Thursday, February 2, 2012

DREAMER by Ann Mayburn

Chosen by the Gods book 2
Publisher: Liquid Silver
Date published: 12/12/111
ISBN: 978-1-59578-884-9
ASIN: B006L02VG4
Fantasy Paranormal
Reviewed by Helen
Obtained via publisher

Devon King is one of the world's greatest warriors, handsome, powerful, Dominant. When the gods assign him to protect Shan Harrison, he can't believe that the beautiful and spirited Goth girl is the key to defeating the troubles that haunt the city. Shan has the potential to become one of the strongest dreamers in history, if she can survive long enough to come into her full powers. Devon is used to getting what he wants and he wants Shan. He knows that underneath her tough exterior she is the perfect submissive.

Ashamed of her cravings, Shan, a talented smith, plagued all her life by terrible nightmares, fights her attraction to Devon and tries to convince herself that what they have is only physical and temporary.

The servants of evil try to tear Shan and Devon apart. If Shan doesn't learn to accept her desires and Devon's love, darkness will triumph and everyone she holds dear will be destroyed by terrifying nightmares come to life.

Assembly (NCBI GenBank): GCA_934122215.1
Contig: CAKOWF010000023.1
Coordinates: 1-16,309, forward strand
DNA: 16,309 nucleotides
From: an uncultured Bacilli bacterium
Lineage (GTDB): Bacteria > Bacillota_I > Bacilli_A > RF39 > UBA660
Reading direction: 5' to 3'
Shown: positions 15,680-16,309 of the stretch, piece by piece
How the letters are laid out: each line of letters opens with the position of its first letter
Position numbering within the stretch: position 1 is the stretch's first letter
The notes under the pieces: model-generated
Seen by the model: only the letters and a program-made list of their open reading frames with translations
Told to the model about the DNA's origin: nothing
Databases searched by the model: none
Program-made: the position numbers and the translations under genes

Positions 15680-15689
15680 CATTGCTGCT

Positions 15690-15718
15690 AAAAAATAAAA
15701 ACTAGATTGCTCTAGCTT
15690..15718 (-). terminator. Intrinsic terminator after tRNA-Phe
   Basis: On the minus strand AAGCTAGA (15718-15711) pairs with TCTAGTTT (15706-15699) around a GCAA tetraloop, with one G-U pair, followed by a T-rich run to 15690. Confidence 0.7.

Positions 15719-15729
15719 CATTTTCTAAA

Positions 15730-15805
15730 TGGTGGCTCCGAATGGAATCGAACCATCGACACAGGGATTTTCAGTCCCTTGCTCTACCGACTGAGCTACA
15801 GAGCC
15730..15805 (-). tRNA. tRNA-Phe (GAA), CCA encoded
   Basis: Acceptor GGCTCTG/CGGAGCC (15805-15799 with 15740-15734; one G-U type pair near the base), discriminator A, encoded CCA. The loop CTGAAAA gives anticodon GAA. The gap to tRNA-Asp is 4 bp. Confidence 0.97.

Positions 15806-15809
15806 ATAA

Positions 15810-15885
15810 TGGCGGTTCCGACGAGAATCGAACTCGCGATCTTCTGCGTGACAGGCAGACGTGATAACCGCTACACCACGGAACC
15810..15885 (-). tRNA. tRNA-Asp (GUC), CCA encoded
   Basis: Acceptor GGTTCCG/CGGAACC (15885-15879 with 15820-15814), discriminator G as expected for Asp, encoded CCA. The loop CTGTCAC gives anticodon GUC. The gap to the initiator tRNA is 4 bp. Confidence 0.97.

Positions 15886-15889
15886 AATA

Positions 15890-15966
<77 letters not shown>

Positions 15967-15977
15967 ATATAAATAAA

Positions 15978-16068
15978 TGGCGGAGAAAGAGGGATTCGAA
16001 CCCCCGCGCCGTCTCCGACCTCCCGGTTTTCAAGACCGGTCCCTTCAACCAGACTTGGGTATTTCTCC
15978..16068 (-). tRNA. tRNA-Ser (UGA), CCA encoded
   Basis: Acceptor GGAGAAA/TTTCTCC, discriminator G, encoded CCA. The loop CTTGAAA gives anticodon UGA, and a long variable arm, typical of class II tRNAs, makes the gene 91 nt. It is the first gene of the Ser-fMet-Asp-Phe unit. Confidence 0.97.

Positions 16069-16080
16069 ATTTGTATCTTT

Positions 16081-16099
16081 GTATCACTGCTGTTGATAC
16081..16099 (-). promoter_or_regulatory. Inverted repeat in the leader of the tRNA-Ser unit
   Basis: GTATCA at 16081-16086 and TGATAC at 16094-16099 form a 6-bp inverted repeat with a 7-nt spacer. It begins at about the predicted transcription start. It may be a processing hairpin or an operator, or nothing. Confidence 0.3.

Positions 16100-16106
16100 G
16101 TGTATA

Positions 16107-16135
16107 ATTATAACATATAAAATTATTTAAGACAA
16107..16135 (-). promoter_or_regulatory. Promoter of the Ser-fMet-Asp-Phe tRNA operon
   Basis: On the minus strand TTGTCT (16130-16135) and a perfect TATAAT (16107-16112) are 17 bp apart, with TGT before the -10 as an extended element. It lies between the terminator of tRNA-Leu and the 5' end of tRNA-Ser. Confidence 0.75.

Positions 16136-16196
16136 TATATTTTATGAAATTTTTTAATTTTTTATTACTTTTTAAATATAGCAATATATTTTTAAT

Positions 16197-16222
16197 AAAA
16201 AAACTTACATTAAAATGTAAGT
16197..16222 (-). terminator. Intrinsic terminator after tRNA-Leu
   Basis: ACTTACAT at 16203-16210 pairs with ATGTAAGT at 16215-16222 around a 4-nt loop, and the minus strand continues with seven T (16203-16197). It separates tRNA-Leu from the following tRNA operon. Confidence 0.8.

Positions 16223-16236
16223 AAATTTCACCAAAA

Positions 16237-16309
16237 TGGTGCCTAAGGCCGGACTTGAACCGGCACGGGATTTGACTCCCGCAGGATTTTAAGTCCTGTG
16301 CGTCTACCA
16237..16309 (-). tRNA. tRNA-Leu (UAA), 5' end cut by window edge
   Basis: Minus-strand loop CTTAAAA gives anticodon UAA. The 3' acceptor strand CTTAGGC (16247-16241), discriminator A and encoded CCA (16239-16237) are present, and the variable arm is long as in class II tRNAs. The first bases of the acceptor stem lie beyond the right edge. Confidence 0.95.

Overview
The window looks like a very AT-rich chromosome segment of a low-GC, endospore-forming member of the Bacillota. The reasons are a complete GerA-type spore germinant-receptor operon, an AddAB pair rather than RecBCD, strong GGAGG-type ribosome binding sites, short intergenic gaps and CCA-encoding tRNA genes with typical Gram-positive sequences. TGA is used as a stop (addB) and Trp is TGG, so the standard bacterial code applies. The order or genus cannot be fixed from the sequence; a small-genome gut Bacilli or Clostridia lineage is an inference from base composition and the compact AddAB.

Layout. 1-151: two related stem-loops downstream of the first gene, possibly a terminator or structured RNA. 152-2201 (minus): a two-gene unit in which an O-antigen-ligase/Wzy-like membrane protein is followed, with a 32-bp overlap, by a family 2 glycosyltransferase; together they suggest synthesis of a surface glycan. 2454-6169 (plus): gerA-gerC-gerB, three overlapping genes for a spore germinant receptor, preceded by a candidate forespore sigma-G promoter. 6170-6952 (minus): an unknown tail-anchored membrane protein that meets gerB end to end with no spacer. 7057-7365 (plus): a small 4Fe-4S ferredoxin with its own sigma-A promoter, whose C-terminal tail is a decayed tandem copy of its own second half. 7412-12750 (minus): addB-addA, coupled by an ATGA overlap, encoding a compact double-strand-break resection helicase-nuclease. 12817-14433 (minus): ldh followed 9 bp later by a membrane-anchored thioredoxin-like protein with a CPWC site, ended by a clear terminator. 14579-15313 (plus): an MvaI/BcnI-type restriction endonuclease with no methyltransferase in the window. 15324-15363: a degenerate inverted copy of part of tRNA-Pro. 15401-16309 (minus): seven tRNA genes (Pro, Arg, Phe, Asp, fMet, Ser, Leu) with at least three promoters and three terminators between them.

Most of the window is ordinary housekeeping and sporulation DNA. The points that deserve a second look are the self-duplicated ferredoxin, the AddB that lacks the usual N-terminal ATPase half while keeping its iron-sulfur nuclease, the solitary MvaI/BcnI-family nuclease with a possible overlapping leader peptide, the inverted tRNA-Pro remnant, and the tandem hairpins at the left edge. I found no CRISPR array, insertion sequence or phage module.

When I started reading this book I thought it was going to be a five. The world building is brilliant, clearly and cleverly drawn, utterly believable, and quite unique. The characters are well drawn, each one with a distinct personality and knowledge of self. Shan is a talented smith, and the use of roses and their creation weaves through the story. Her sexual leanings and fascination with BDSM are well handled and the sexual tension is kept high, despite no hero/heroine sex until well into the book. I expect Ms. Mayburn will be getting many letters from readers demanding the secondary characters’ books, especially Daisy and Malik. They deserve their stories and I’d enjoy revisiting this world. The BSDM aspect is handled very well, with knowledge, taste and sensitivity.

And then small things started to annoy me. Eyes that are mostly called teal blue were described as neon blue—a totally different shade. Inconsistent capitalization of “Sir” in the D/s scenes. The heroine smoking marijuana. Yes I know it’s a fantasy world, but there’s no reason why she couldn’t have calmed her nerves with a legal drug like alcohol, or with coffee or even chocolate.

The actual resolution is too rushed and ill-explained. There is no reason why the two principal characters in the scene would have trusted each other’s word or acted as they did. We needed more explanation—several pages more—and a better build up to this so that it would flow instead of almost seeming as if: “Oh, I’ve reached my word limit. I need to stop writing now.”Thus this book is a 4. Well worth reading, but not living up to its excellent start.

This is an objective review and not an endorsement of this book.

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